Despite being distributed, however, the program is arranged in discernible clusters so that points of access to each component of the project are clearly legible from the street. Starting from the south, the first of these might contain an EPA monitoring station and public exhibition space, a café, public outdoor amphitheater, rock-climbing wall, and classrooms. The next section consists of covered outdoor basketball courts and a small public fitness center and lap pool, and in the final group retail and production spaces. Because each element is knit into the whole by the landscape ribbon, a loose affiliation emerges between both related and unrelated events in time and space.

It’s a fascinating plan really and one that New Yorkers do not see too frequently. It takes an underused urban space at the confluence of numerous neighborhoods that also supports key infrastructure and turns it into a potentially popular urban destination. Eleven months after McGill first published the proposal, we can also say that it’s not going to happen, and Brooklyn is worse off for it.

One of the major reasons why subway construction has stalled over the past 60 years is a public aversion to elevated lines. With the noise and dirt and debris that an above-ground subway causes, residents do not want to see these structures — which are much cheaper than a bored tunnel — dominate the landscape any more than they already do. But just maybe it’s possible to develop an elevated train with the neighborhood in mind.

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Stephen Smith September 9, 2011 - 1:55 am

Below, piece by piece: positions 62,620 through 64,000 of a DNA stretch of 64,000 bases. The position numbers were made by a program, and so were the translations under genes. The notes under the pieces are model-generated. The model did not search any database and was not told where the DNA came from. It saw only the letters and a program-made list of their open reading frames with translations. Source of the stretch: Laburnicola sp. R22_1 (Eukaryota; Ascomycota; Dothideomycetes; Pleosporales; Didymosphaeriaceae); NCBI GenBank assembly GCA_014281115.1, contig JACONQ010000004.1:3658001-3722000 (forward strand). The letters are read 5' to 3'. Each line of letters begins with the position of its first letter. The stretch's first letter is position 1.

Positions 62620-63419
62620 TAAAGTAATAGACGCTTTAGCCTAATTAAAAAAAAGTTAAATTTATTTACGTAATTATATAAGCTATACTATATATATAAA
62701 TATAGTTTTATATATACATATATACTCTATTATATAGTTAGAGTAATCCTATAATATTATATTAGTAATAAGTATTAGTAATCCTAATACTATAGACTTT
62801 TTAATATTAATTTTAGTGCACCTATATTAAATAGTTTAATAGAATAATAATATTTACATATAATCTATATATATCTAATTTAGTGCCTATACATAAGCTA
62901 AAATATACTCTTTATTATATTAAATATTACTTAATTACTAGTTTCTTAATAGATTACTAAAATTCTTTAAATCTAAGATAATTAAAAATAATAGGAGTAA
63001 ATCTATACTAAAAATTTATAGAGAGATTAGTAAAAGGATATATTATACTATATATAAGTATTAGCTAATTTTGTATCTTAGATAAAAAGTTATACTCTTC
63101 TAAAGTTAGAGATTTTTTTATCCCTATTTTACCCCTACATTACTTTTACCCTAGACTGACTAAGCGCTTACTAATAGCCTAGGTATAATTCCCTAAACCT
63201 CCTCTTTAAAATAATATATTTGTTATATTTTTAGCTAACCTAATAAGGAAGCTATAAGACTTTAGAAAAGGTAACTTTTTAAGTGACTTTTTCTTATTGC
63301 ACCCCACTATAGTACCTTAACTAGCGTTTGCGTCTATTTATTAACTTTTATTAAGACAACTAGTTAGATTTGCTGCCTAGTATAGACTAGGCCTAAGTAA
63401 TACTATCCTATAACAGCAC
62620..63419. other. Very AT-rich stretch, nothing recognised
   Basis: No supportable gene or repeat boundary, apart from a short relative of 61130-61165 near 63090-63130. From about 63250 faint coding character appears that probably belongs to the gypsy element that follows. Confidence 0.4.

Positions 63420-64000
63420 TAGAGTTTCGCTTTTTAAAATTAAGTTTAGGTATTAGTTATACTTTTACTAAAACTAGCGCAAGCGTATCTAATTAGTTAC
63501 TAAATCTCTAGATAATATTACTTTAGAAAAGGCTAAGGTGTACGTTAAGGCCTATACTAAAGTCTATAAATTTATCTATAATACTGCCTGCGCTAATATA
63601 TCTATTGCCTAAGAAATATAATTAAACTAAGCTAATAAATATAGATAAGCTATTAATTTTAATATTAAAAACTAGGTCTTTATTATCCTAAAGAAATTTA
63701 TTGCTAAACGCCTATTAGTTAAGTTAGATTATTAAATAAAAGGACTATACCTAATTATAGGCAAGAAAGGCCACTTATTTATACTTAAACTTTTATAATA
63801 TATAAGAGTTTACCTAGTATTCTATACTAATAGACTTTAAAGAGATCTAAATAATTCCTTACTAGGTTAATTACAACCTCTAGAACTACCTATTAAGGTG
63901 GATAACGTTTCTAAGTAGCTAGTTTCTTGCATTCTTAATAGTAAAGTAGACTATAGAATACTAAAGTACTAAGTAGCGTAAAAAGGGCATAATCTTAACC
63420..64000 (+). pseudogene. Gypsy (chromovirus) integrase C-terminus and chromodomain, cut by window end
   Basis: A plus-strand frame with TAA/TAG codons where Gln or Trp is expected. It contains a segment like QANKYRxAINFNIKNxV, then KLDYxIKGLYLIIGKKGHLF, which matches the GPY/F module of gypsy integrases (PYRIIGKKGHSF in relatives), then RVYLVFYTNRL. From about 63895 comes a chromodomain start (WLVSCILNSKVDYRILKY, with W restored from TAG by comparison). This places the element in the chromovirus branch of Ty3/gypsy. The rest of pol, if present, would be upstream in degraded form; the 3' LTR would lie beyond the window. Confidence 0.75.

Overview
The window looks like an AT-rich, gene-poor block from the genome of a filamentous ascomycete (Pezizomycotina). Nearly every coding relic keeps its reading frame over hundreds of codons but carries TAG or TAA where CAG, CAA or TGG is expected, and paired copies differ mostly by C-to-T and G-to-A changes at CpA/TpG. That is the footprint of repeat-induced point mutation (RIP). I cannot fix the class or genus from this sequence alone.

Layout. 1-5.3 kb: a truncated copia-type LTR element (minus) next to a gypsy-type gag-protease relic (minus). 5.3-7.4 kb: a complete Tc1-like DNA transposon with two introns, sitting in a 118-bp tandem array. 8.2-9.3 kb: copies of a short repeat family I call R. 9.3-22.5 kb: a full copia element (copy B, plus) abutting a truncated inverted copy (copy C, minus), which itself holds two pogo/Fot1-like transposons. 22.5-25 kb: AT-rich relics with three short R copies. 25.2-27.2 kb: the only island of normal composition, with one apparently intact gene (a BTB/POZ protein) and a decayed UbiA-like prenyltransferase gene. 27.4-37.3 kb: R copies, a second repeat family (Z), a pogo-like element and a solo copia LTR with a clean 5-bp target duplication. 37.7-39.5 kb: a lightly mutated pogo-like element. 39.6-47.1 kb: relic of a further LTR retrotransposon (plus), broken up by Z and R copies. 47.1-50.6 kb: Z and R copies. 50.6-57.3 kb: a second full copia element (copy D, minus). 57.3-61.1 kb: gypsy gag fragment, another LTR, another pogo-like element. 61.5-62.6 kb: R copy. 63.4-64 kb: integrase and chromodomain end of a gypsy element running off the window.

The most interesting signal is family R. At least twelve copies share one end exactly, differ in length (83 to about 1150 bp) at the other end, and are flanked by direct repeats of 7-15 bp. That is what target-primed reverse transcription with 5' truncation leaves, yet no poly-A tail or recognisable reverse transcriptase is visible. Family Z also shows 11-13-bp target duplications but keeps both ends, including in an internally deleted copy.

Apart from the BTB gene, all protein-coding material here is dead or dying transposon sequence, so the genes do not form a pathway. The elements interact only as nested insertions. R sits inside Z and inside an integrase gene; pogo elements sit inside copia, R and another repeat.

Seems to me like a commonsense way to utilize these is to simply deregulate them with respect to parking, affordable housing mandates, zoning, etc., while of course still holding them to health and safety building regulation (things like windows in bedrooms, staircases, etc.). Given NYC’s restrictive land use policies, it’s highly likely that owners of the land beneath the els would build structures – likely commercial or light industrial – below the lines.

Furthermore, you could give them the authorization to make modifications to the structure in order to soundproof it, which they very well might, given that they have the most stake in keeping in quiet (since it affects their property values). And even if they don’t soundproof it, they will still absorb some of the sound and vibrations, leaving less for the rest of us (right? I’m not a sound engineer…).

Alex C September 9, 2011 - 1:56 am

I have one problem with this…that “skylight” hole in the viaduct in the rendering. Right, rip out the two express tracks and expose the steel for skylights. I like the point of this idea, but the execution is awful.

Benjamin Kabak September 9, 2011 - 11:36 am

I agree with that and with what capt subway said below: Removing the express tracks would be a terrible idea. I still dream of the day express service is restored to the Culver line. That said, I’m more focused on the point rather than the execution. I think the point and the thinking is in the right place.

BrooklynBus September 9, 2011 - 2:41 pm

I agree with you.

I’m also dreaming of the long overdue return of the Culver Express. It just annoys me how the selfish local riders are opposed just as they are on the Brighton who want trains to continue to all run local now that the reconstruction is finished.

If this were Manhattan, the space would be used, like they did under the Queensborough Bridge.

Alex C September 9, 2011 - 10:38 pm

Part of the issue is that Prospect Park, Carroll St, Bergen St (though you can use the lower level there) are all highly used stops. Any express service would have to be a third line ran down to Church Ave. The C could perform such a service, but then you have logistical issues with fitting in a 3rd train in either Cranberry tubes or 6 Ave IND between W 4 St and Broadway-Lafayette (or rather the switches East of it).